- Special Sections
- Public Notices
Director of Schools Toni McGriff was the guest speaker at last week’s Roane County Tea Party meeting in Kingston.
“I’m not a politician,” she said. “I would never make it as a politician.”
She has made it as the director of schools for going on six years now.
A recent contract extension will keep her in the position for another year.
McGriff gave the Tea Party an overview of the school system.
She also spoke about the pressure educators are facing today and her philosophy on money and education.
McGriff said the system has lost about 200 students in recent years.
“Nobody can tell us
why we’ve lost them,” she said. “We don’t know if it’s a low birth rate or if people have moved out of the area.”
McGriff said enrollment now stands at about 7,150 students.
Educating them isn’t cheap.
“Our operational budget is about $62 million a year,” McGriff said. “Of that, approximately 80 percent goes to salaries and benefits.
“The remainder is used for instruction, capital needs, technology, transportation, etc.”
Money is essential for operations, McGriff said, but it’s not a cure-all.
“No amount of money will change this county’s general attitude toward education,” McGriff said. “It is not very well respected in Roane County by a large number of people.”
She also pointed out that money for the school system can’t make a mother care enough to help their child do homework.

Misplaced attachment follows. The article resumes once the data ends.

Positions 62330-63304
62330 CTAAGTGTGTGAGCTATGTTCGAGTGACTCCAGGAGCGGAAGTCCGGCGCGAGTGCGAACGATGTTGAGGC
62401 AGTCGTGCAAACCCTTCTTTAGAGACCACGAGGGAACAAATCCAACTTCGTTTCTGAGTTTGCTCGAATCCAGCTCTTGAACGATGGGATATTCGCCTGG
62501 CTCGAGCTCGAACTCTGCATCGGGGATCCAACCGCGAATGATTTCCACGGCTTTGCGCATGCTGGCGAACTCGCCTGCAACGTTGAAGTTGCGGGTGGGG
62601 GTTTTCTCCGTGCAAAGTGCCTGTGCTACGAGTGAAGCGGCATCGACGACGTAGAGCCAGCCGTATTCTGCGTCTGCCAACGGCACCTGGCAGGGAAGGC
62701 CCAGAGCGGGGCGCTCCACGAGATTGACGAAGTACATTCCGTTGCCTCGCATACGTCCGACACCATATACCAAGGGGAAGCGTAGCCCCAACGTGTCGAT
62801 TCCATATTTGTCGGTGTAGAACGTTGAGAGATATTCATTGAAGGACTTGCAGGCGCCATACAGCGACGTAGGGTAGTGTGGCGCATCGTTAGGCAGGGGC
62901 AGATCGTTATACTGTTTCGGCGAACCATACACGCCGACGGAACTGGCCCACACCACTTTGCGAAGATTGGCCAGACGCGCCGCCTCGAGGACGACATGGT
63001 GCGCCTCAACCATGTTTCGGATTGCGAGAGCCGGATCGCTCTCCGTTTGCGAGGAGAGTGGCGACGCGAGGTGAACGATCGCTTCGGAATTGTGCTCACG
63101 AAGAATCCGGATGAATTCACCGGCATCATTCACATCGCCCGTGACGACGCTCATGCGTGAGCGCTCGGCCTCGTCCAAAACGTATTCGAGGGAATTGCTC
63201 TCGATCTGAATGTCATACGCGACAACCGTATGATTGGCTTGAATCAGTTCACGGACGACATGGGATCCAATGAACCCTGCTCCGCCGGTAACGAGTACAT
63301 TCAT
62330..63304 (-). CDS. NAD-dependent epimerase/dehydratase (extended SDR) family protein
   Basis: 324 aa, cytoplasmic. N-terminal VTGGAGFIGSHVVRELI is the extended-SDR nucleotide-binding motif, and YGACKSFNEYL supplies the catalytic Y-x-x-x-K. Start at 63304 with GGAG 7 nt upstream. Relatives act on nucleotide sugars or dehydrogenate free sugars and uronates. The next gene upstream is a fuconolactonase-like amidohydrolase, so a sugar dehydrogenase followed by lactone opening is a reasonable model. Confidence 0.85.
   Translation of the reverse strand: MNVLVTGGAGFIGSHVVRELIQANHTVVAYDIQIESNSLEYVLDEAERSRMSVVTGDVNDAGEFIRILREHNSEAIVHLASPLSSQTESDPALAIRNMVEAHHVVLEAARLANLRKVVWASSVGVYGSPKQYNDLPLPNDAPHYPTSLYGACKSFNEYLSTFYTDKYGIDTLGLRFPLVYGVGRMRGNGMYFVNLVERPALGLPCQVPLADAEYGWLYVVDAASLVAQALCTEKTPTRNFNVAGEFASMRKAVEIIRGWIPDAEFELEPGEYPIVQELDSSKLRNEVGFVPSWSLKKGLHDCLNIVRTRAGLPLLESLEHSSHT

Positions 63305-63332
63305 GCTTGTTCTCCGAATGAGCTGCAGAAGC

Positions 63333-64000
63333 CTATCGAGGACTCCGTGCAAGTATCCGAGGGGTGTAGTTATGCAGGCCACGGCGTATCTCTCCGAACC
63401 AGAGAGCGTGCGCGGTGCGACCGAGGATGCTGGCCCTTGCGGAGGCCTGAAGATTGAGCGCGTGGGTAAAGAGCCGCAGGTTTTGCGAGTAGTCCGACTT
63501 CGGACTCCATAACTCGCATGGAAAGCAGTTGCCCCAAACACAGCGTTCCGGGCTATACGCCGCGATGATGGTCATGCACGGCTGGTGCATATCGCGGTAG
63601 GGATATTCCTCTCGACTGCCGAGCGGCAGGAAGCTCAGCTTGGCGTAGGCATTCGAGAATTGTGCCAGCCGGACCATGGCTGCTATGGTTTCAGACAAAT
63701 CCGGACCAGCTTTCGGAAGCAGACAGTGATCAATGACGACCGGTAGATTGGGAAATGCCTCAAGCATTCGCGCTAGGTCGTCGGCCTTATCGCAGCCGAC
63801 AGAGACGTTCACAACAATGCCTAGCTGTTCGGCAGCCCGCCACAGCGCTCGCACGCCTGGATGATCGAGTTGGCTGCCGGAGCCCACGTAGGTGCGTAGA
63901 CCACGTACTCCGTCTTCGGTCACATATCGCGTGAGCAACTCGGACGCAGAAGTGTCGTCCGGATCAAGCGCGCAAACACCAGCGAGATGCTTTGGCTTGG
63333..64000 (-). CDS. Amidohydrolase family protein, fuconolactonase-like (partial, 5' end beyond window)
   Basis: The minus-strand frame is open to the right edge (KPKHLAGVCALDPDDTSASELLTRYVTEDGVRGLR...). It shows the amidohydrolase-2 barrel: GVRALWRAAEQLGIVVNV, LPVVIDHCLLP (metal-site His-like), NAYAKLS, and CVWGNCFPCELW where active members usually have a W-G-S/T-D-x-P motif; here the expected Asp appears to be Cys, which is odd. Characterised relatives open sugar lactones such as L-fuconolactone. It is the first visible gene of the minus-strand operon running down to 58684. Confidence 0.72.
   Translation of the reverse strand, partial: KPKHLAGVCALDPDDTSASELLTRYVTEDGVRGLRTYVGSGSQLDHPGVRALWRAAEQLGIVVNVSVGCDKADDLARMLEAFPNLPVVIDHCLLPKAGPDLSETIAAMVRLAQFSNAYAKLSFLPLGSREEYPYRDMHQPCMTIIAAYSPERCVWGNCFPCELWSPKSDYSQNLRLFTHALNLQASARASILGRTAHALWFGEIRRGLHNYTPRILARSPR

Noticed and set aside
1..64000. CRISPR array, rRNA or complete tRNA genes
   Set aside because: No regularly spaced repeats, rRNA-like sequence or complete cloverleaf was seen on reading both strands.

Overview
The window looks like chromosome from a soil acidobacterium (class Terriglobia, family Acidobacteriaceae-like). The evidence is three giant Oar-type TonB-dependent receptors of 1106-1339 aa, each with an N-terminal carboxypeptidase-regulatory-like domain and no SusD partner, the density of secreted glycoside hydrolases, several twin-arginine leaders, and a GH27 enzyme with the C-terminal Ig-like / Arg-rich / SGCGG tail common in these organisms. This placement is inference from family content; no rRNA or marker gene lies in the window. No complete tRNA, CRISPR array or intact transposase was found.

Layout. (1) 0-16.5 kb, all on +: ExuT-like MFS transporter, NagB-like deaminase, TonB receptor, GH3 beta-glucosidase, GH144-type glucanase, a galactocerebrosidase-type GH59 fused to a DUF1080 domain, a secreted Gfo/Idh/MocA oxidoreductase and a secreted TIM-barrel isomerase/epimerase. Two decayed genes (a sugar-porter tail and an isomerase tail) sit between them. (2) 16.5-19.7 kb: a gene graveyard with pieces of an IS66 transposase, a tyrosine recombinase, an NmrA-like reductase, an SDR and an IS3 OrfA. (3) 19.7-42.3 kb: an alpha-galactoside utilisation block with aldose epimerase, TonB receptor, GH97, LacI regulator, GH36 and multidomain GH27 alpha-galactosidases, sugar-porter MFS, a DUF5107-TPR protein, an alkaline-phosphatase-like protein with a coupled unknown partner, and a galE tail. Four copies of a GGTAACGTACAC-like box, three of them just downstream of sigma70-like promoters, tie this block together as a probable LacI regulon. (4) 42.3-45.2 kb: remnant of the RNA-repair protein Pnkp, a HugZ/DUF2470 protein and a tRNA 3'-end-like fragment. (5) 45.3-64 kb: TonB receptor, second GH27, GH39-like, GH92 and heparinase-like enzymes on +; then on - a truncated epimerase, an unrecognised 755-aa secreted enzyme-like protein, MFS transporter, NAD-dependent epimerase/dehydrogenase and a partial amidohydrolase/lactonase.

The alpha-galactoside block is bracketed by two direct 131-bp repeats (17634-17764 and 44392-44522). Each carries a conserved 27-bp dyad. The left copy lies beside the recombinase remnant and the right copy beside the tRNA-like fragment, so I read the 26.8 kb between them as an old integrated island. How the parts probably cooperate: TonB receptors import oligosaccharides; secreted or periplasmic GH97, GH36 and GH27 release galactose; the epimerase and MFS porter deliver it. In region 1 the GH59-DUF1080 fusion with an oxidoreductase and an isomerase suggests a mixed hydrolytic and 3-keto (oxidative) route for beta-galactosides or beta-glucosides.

“If I could fix it, make it the way I think it should be, I would have nothing but the absolute most dedicated, most intelligent teachers that I could find,” she said.
“It’s fine to be really, really smart, and I want really, really smart people working with my kids, but you’ve got to care about those kids,” McGriff added.
“If you don’t care about them, you need to go work for Walmart.”
Politicians in Tennessee are seeking to reform education by changing the laws on teacher tenure and abolish the rights of teachers unions to collective bargain.
McGriff didn’t address those issues, but she did say educators in America are under tremendous pressure by business interests to run education like a corporation.
“Frankly, I don’t know how you all feel about business, but it seems to me like that kind of tripped up a year or two ago,” she said.
“But there is a lot of pressure from those outside education to determine how it ought to be when they don’t know very much about education.”
Jim Ryans, a member of the audience, didn’t ask about funding or what’s being done to improve education.
His interest was use of school facilities by politicians.
“We do not use our facilities for any political purpose,” McGriff said. “I don’t think anybody’s asked to use it since I’ve been here for any political purpose that I can think of.”
“(State Sen.) Ken Yager asked this past year, and he was told that we couldn’t,” Ryans said.
“That’s right,” McGriff replied. “Because it is a political fundraiser, and we have board policy that says we cannot use the schools for any political purpose.”
“Was this done recently, because I know in years past it has been done,” Ryans said.
“It’s been that way ever since I’ve been here,” Mc-